The Gold Mine is a business novel about lean. It’s clearly inspired by The Goal; it isn’t nearly as good as the latter, but it does have some real virtues.

The Goal did, in my opinion, a remarkable job of pulling the reader along in the journey of discovery: you could really believe that the protagonist was figuring out this stuff (with Jonah’s help) as he went along, indeed you as the reader were probably figuring out some of the stuff as you went along. (Goldratt consciously adopts a presentation style designed to encourage that.) I’m a bit ashamed to admit it, but I even found the cheesy personal crisis parts of that book somewhat gripping. For some combination of those factors (and because ToC is inherently fascinating stuff), I stayed up way too late finishing that book.

The Gold Mine, in contrast, didn’t have those virtues. Honestly, I’m not sure that somebody who hadn’t already drunk the lean kool-aid would be any more likely to be interested in lean after reading this book than before.

But, as I read along, I found that it had other virtues. If you, like myself, have drunk the lean kool-aid, and if you’ve read some of the theory, you’ll find that this book fills in some gaps. By presenting a (fictional) case study of a lean transformation, it gives some practical advice on how to carry out a lean transformation that I haven’t seen elsewhere. (Not that I’ve looked a lot.) It presents an order in which to introduce the various lean concepts and techniques, it gives you some pointers about what are good and bad signs in your transformation, it makes ideas rather more concrete than I’d seen elsewhere.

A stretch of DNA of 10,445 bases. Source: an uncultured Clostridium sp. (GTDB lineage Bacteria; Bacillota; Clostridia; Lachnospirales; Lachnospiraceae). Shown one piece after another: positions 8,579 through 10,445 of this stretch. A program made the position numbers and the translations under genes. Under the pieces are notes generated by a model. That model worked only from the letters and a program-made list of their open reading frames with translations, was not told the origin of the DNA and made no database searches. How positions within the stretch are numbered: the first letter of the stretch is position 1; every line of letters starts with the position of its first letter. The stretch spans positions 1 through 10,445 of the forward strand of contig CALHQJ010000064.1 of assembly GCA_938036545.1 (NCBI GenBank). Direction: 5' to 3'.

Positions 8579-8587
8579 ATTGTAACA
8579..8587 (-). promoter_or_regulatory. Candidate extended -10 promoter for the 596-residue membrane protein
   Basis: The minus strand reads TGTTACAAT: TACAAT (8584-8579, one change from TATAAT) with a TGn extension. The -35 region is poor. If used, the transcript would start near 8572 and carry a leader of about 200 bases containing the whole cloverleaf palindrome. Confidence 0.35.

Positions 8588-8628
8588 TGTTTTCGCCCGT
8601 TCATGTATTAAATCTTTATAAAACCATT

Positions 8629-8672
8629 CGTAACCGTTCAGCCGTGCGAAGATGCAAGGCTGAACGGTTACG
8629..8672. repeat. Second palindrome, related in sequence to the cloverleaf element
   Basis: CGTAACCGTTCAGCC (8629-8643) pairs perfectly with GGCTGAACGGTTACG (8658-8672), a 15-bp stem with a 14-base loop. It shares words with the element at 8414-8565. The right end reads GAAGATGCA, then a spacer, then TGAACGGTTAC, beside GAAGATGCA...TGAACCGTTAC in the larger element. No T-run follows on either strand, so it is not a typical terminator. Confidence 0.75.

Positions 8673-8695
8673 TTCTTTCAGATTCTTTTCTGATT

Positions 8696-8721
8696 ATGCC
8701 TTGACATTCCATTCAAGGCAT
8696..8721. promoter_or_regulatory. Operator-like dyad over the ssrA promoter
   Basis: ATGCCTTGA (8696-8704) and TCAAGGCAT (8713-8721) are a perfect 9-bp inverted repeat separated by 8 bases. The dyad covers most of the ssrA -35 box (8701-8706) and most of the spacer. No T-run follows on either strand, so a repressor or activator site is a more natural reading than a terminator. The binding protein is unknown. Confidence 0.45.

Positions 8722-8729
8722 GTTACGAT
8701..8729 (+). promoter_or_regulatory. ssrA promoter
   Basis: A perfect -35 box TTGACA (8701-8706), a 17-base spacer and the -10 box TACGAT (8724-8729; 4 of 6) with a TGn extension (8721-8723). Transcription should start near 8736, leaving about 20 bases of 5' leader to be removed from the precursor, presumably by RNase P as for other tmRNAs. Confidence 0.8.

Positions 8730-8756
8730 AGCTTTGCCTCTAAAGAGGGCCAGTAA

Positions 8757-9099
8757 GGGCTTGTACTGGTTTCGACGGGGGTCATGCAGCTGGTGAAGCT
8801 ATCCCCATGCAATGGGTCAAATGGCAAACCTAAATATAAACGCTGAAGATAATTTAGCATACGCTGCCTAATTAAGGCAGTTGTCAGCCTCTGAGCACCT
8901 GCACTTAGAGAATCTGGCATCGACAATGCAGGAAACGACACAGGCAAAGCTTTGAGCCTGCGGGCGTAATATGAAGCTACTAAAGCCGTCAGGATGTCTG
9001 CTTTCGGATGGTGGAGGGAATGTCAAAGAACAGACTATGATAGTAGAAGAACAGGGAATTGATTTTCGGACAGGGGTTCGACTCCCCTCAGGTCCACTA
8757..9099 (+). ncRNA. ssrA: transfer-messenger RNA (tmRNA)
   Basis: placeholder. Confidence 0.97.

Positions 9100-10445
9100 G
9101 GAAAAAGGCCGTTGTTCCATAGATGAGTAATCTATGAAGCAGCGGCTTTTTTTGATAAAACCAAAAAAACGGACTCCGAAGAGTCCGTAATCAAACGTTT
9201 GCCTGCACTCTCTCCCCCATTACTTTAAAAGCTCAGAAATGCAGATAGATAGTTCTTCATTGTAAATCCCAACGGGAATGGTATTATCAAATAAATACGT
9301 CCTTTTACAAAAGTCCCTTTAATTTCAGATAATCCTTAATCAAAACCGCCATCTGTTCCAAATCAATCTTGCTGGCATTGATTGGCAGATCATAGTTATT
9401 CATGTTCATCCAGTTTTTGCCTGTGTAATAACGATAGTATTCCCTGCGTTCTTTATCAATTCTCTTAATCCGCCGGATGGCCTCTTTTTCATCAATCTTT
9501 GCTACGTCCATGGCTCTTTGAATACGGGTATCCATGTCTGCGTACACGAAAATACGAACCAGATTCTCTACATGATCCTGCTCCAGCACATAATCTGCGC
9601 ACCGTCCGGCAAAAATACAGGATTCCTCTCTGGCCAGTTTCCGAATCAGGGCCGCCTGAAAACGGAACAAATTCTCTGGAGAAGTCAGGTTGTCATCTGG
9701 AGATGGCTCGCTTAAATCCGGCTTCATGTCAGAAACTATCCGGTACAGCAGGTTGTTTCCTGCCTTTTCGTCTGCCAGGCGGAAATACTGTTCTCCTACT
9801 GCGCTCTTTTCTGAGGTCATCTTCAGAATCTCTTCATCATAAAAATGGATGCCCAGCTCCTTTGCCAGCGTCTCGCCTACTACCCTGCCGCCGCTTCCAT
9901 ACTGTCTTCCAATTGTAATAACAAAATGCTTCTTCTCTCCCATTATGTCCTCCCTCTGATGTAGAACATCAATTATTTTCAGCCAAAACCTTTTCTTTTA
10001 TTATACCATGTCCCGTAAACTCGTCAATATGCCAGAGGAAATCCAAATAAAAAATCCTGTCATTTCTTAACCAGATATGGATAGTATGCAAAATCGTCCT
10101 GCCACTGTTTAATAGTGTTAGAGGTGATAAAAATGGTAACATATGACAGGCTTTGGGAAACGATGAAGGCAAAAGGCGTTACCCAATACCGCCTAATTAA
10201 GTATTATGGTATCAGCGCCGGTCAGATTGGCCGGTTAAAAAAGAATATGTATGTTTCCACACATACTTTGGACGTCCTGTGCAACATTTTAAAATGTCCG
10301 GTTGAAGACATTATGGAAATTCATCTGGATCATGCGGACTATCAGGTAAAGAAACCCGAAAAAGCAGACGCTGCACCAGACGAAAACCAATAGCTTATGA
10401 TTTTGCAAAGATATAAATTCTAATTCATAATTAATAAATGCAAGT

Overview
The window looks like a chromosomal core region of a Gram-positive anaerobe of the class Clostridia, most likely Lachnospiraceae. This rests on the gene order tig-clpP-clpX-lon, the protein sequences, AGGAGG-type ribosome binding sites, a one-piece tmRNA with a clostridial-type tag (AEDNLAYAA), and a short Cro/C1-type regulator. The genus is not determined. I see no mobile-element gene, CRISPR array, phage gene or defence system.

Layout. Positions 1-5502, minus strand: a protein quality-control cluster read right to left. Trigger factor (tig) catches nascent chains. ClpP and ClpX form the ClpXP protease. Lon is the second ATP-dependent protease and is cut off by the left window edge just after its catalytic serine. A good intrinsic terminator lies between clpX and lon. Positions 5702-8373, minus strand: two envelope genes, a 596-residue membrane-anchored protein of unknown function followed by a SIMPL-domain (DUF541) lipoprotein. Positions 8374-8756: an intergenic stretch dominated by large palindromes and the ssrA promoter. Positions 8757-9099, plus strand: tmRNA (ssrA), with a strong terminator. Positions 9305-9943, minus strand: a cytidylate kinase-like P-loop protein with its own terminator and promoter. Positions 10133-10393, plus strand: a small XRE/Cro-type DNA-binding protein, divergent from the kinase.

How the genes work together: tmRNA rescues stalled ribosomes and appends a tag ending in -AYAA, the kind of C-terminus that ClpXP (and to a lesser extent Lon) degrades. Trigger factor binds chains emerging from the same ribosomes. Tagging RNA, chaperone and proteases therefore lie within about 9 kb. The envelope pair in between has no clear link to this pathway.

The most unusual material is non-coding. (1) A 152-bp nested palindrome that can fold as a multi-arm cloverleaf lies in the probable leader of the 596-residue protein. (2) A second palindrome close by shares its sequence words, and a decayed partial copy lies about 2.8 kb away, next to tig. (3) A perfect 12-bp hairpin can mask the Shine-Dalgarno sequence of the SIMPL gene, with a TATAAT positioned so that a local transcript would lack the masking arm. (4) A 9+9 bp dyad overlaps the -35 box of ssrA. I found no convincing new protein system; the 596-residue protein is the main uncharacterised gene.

I imagine that most readers will also learn something about some of the lean concepts while reading the book. I’d never thought much about 5S, for example; but it’s one of the earlier tools that they introduce in the book, and it has wider-ranging effects (psychologically as well as in its direct effects on processes) than I’d realized. Other people may already be more familiar with 5S than I was, but I suspect that most non-experts will find something new here.

It’s not the first book that I’d recommend on the subject, but I’m certainly glad I read it. It was a pleasant enough way to spend my breaks for a week or so at work, and there’s good stuff here; it’s just not what I expected before I started!

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